There are two types of penile implants: semi-rigid and inflatable. I liken the difference between these two implants to the distinction between a Volkswagon and Mercedes, both effective and functional, but one with many more “bells and whistles.”
A semi-rigid penile implant (a.k.a. malleable implant) is a “static” implant that always remains rigid, not unlike the os penis (penis bone) present in many primates, except that this implant can be hinged. It is bent upwards to put it to use and is bent downwards to conceal it. It consists of two cylinders that are implanted within the penile erectile chambers through a small incision.
(Coloplast semi-rigid penile implant)
The advantage of the semi-rigid implant is its simplicity, the fact that it is less expensive than an inflatable device and its utility for handicapped patients with dexterity issues or those who have limited reaches. Its disadvantage is that it cannot go from a flaccid state to an inflated state as can the inflatable penile implant, thus creating some potential issues with concealment. Furthermore, by virtue of the constant pressure of the implant on the soft tissues of the penis, it can be more uncomfortable than the inflatable variety and has the potential for thinning the penile flesh.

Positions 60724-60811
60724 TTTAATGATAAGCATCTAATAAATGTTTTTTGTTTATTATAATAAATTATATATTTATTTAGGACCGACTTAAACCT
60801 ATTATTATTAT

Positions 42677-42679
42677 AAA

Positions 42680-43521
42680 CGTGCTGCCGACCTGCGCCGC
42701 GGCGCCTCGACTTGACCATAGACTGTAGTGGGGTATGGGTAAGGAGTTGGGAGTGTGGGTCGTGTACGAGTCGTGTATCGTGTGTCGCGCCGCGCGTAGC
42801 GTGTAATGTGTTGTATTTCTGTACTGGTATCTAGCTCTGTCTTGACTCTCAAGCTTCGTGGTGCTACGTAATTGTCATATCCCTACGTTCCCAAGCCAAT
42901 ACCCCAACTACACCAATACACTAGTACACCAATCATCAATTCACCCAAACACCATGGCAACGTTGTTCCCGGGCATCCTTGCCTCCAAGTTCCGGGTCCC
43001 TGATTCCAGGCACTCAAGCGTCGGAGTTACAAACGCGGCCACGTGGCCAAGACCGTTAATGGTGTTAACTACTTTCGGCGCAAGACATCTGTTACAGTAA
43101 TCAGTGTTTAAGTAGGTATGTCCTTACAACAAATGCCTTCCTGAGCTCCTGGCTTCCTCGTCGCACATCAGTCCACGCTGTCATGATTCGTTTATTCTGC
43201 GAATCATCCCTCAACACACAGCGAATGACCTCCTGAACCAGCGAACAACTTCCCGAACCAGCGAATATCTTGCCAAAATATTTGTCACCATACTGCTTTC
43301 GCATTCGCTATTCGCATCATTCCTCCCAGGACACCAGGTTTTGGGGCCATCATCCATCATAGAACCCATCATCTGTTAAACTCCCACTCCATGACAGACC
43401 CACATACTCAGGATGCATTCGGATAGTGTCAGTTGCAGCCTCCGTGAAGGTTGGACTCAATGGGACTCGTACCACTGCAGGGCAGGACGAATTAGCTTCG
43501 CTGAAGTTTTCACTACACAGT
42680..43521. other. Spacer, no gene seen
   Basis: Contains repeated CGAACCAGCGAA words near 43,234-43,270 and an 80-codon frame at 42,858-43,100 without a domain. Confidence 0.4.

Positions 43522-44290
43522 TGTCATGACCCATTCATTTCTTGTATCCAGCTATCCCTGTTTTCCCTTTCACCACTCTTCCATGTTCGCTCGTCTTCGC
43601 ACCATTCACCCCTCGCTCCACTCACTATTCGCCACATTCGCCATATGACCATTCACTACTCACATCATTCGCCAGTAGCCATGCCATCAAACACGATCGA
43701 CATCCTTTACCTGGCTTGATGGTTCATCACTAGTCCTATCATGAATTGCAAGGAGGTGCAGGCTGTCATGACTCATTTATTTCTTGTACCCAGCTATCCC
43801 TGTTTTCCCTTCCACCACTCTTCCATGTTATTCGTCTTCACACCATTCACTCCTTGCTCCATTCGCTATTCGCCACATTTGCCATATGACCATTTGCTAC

The inflatable penile implant (IPP) is a “dynamic” device designed to mimic the characteristics of a normal erection, with the capacity to inflate and deflate by virtue of a self-contained hydraulic system. Dual cylinders (inner tubes) are implanted in the erectile chambers. The length of the erectile chambers is precisely measured in order to size the implant properly, similar to measuring the size of your feet in order to ensure a good shoe fit. A control pump is implanted in an accessible area of the scrotum. The third element is the reservoir, which contains the fluid necessary for inflation. The reservoir is typically implanted behind the pubic bone or within the abdominal wall. Tubing connects the control pump to the cylinders and to the reservoir.
(Coloplast inflatable penile implant)
When an erection is desired in a man who has an IPP implanted, the scrotal control pump is repeatedly squeezed, which transfers saline from the reservoir into the penile cylinders. As the cylinders fill, an erection develops and with each consecutive squeeze, more fluid is flows into the cylinders, creating a more rigid erection of wider girth. The erection will remain until the release bar on the control pump is activated. After the completion of sexual intercourse, by activating this release bar, the fluid in the cylinders returns to the reservoir where it is again stored, returning the penis to its flaccid state. Some IPPs are designed to increase in girth only, whereas others can increase in length and girth.